Best Store Bought Tortillas

July 9, 2017   25 Comments

Are you looking for the best store bought tortillas? I certainly am.

Best Store Bought Tortillas

I find this subject so much harder than bread because there is such a diversity of products.

I love Ezekiel bread and Dave’s Killer Bread and they are always where I expect them to be.

When I went looking for tortillas, I found them in four different places! Argh! The bread aisle, the refrigerated section, the Mexican foods section, and in front of the deli all had different tortillas. Isn’t that crazy?

I am including wraps in this post because they are very similar to tortillas. I hope you are all not annoyed by this inclusion.

These are not the best:

These are the worst. These tortillas have a gummy texture and they taste terrible. I would compare them to eating salty glue. Don’t do it!

Here are the nutrition facts for one tortilla:

150 calories, 4.5 g fat, 2 g saturated fat, 24 g carbohydrates, 0 g sugar, 3 g protein, 0 g fiber, 320 mg sodium, 5 SmartPts

Next up are the famous Fiber One 80 calorie wraps:

I would definitely heat these up before I eat them. These are pretty tasteless but not offensively so. They are miles ahead of the Old El Paso tortillas.

Nutrition facts for one wrap:

80 calories, 3 g fat, 0.5 g saturated fat, 15 g carbohydrates, 2 g sugar, 6 g protein, 7 g fiber, 220 mg sodium, 2 SmartPts

These have 7 GRAMS of fiber in one wrap. That is a lot and it is achieved by adding oat fiber. I like these but I am worried my tummy might rebel if I ate two of them.

I found these on the bottom shelf in the bread section and they looked good to me so I thought I would give them a try. You may not have them near you but maybe you have something similar,

Maria and Ricardo’s wraps have a better flavor and texture than Fiber One and I would give this a BEST for an almost whole wheat tortilla. The texture and flavor was quite good.

The nutrition facts for one tortilla:

100 calories, 2.5 g fat, 0.0 g saturated fat, 20.0 g carbohydrates, 1 g sugar, 4 g protein, 5 g fiber, 270 mg sodium, 3 SmartPts

I think this is a pretty good choice. It is high in fiber, low in fat, and tastes like a tortilla should taste. Good going, Maria and Ricardo!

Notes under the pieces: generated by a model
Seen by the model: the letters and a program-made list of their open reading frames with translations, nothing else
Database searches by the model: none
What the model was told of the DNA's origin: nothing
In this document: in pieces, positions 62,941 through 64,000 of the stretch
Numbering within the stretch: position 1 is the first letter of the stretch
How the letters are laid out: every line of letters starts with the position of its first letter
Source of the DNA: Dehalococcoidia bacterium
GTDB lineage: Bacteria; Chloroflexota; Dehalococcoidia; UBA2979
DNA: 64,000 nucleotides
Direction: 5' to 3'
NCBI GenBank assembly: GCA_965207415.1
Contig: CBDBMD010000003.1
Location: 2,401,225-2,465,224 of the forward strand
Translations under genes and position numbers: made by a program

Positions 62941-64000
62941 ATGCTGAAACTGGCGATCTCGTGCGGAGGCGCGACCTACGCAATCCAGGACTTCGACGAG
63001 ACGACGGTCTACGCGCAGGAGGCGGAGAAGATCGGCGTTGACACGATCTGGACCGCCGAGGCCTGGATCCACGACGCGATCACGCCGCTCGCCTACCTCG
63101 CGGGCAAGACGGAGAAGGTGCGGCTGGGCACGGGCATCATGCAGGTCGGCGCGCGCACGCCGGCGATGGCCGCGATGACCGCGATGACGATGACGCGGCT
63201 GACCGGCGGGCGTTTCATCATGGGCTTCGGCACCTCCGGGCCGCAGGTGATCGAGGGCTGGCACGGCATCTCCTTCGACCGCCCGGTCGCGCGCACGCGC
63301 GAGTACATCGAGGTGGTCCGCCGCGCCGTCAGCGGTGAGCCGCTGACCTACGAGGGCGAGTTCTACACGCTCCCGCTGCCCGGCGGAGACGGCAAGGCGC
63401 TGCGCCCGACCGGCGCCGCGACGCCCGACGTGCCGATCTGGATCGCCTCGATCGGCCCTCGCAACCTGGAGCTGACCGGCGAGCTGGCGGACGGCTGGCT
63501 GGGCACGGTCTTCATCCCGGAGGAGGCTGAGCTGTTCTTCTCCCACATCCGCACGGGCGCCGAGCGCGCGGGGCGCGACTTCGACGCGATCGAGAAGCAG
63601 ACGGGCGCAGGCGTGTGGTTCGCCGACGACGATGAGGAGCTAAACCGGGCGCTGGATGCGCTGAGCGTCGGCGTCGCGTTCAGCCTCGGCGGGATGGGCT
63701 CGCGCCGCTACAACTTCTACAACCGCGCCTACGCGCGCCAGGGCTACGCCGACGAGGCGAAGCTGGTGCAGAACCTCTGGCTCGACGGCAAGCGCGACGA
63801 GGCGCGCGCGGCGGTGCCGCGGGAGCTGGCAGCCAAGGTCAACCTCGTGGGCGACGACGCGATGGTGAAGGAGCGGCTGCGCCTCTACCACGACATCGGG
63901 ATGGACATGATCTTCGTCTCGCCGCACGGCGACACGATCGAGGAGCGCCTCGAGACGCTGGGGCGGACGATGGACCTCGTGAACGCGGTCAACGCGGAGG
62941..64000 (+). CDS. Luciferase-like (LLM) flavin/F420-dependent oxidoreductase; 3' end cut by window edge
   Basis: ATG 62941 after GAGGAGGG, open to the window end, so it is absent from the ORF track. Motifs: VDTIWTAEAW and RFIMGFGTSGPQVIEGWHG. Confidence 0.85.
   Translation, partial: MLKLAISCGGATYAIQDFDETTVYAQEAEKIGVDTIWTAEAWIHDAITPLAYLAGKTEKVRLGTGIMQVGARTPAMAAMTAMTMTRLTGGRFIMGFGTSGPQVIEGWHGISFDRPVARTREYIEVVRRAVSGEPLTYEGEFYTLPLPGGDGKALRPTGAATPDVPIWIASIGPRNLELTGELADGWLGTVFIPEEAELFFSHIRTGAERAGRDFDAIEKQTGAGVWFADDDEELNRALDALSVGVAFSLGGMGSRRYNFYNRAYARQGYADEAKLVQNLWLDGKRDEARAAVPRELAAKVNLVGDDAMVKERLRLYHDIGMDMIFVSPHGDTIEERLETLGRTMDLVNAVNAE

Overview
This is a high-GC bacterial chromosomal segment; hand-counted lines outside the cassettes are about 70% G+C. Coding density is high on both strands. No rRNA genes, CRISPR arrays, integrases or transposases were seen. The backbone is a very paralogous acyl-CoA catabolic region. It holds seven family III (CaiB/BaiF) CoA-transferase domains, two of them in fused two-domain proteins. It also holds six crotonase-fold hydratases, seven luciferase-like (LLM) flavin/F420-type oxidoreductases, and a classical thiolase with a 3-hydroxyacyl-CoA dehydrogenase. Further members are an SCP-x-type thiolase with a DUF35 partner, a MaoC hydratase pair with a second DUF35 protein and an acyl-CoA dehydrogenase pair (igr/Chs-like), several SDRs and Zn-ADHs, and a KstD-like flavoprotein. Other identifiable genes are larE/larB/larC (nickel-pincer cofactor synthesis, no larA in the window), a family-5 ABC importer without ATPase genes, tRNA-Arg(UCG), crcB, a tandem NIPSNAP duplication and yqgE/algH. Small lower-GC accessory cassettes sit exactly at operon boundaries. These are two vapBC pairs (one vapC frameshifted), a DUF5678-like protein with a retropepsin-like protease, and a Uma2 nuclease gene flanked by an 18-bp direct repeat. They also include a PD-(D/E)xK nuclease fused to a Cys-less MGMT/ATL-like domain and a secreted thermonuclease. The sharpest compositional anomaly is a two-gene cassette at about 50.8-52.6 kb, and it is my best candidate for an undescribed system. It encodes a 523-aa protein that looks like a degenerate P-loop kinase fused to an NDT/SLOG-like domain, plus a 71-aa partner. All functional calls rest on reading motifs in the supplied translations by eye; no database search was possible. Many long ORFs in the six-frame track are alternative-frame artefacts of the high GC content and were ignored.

Finally, my personal favorite, corn tortillas:

These are by far the least expensive of the bunch and remind me of a homemade Mexican tortilla.

For two tortillas (because they are small):

100 calories, 1 g fat, 1 g saturated fat, 21 g carbohydrates, 0 g sugar, 2 g protein, 3 g fiber, 20 mg sodium, 3 SmartPts

These are whole grain (corn) and are low in fat. They are the perfect little vehicle for whatever delicious thing you want to put on them. They are naturally sweet because of the corn but they fall apart more easily than their wrap cousins.

I wouldn’t use these to wrap a sandwich but I would call them the best for tacos.

What you are looking for in the best tortilla is:

1. A taste you like.
2. Whole grain (or close to it).

Good luck out there!

What do you think is the best store bought tortilla?

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Have you tried Mission tortillas? So far, they are our favorite. But I'd like to say there is a big difference between corn and flour tortillas! Please consider rating those two separately. So far, I have not found a corn tortilla that does not fall apart or taste like sand paper. 😕

We use Ole Extreme Wellness High Fiber tortillas. 90 cals, 0 sugar, 9 fiber & 5 protein. They're still not perfect on the content, cellulose fiber. But it's the best available in our area that my family can agree on.

You are right Deb, there is a big difference between flour and corn tortillas. I will the ones lisa favored a try also if I can find them inmy neck of the woods..

@Deb - I should have divided them out now that I think about it. They are two different animals. Thanks for your comment! I have some work to do.

I have a hard time finding flour ones without hydrogenated oils. Does it even exist? My Texas Mexican friend only makes homemade with a giant scoop of crisco!

I always buy the corn tortillas and use them in enchilada and quesadilla recipes. Limiting the cheese to the bare minimum and increasing the beans and salsa makes it healthy!

LaTortilla Factory makes excellent corn tortillas. They never fall apart and have a wonderful flavor and texture. They also make a 50 calorie whole wheat low carb tortilla with 8 grams of fiber. Its really tasty as well and my picky husband who normally doesn't do whole wheat will eat them. All products are non GMO and no bad fats.

Trader joe low carb high fiber

Medium size ( 1 pt

I love LaTortilla Factory! The corn are good but my favorite are the whole wheat. The original size have 8g fiber, 5g protein, and only 50 calories!!

I buy lots of Tortillas and prefer the ones at Trader Joe's - low in price and calories and flavor is great

Available From Grocery Stores In Montana Mission (Whole Wheat Blue Corn) Guerrero (Corn).

La Banderita are our favorites also. Since ours is a Mexican family, we sometimes get our tortillas at a taqueria. Guerrero or Mission are third on our list for flour. Guerrero have the best corn tortillas. La Banderita have the best flour.

We use flour for and corn for eggs and chorizo, enchiladas and tacos.

We never use flour for these three things especially.

Technically not a tortilla but we use Josephs Lavash and pita low carb, oat bran and flax whole grain breads for nearly everything we wrap or eat like a sandwich in addition to eating with hummus. They are low cal, high fiber and taste pretty darn good compared to others.

I really like the Tumaros wraps. 1SP each, lots of flavors, and they taste great.

Ole Mexican Xtreme Wellness Whole Wheat Tortilla Wraps, 12.7 oz